William Booth Taliaferro was born in Gloucester County, Virginia, to an Anglo-Italian family, the Taliaferros, who had settled in Virginia in the early 17th century from London. He was the son of Frances Amanda Todd (Booth) and Warner Throckmorton Taliaferro,[1] and the nephew of James A. Seddon, who would become Secretary of War for the Confederate States of America under Jefferson Davis.

Taliaferro attended Harvard University and The College of William and Mary, graduating from the latter in 1841.

Soldier, planter and politician[edit]

Taliaferro joined the U.S. Army during the Mexican–American War, fighting in both the 11th and 9th U.S. Infantry regiments. After the war, Taliaferro operated plantations, using enslaved labor.[2][3] He also entered public life, winning election as a member of the Virginia House of Delegates. He also became a prominent backer of James Buchanan's presidential campaign in 1856. Taliaferro also continued his military service as commander of a division of the Virginia state militia; he commanded at Harpers Ferry following the raid of that town's arsenal by John Brown.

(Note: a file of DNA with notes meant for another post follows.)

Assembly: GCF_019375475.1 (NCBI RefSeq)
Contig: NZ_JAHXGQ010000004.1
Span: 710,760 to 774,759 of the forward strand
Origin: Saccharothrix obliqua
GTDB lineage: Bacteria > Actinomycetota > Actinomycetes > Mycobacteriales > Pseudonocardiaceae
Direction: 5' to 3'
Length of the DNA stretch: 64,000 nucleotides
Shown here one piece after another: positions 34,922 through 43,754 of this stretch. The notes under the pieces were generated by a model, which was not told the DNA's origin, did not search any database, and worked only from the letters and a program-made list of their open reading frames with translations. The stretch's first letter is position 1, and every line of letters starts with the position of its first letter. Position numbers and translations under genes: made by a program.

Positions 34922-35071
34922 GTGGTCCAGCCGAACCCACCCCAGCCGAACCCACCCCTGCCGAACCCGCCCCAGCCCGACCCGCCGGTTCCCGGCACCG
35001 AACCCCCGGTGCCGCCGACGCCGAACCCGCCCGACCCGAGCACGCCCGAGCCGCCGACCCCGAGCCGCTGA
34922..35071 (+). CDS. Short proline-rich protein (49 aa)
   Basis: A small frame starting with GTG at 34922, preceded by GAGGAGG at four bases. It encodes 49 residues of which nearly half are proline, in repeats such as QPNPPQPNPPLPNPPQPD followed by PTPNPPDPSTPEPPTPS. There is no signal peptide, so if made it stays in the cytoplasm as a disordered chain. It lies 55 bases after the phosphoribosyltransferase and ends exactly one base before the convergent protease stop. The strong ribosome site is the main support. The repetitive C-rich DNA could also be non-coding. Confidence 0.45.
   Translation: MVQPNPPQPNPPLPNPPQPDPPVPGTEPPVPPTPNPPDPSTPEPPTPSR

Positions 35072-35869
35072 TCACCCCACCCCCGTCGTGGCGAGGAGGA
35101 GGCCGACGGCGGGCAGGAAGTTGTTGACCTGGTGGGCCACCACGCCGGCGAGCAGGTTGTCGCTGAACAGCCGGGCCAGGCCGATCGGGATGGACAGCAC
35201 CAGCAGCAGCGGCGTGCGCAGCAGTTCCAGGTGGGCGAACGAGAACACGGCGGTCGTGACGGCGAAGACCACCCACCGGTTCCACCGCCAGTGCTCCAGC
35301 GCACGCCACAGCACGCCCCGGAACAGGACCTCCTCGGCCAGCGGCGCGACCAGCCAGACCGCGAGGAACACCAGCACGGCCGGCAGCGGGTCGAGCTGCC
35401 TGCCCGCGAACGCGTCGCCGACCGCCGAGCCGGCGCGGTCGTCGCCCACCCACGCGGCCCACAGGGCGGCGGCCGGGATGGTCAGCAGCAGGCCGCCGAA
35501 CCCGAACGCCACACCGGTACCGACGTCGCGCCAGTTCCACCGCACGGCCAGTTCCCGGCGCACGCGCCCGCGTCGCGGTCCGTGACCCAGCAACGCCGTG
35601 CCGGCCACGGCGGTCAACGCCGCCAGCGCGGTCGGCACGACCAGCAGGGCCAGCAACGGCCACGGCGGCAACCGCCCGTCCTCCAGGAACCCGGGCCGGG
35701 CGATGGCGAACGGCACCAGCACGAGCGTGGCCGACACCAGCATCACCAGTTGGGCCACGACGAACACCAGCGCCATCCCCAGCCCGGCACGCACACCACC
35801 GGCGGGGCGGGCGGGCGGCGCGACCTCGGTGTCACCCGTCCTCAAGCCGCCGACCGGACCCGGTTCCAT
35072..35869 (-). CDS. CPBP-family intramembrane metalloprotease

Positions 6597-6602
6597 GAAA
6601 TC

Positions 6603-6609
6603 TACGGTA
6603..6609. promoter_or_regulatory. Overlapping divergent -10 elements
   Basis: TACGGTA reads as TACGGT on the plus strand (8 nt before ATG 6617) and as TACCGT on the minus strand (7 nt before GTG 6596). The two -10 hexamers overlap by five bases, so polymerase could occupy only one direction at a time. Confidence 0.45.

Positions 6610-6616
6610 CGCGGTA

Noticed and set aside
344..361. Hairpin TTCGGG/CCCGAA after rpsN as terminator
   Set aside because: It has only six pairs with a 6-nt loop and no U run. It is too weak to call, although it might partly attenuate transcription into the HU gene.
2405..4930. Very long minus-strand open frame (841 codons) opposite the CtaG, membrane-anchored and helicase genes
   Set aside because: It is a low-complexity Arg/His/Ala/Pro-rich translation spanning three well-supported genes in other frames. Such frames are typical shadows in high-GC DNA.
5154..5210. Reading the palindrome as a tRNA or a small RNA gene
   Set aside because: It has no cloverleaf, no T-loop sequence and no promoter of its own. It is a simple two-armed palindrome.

Civil War[edit]

Taliaferro became commander of Virginia's state militia following Virginia's secession action on April 17, 1861; indeed, in what might be Virginia's 1st act of aggression of the war, on April 18, 1861, Virginia State Militia Major General Taliaferro was sent to take command at Norfolk, Virginia. Later he took command of the 23rd Virginia Infantry as a colonel. He fought several engagements in 1861 and by the end of the year had ascended to brigade command, where he led Confederate forces at the Battle of Greenbrier River, in what is now West Virginia.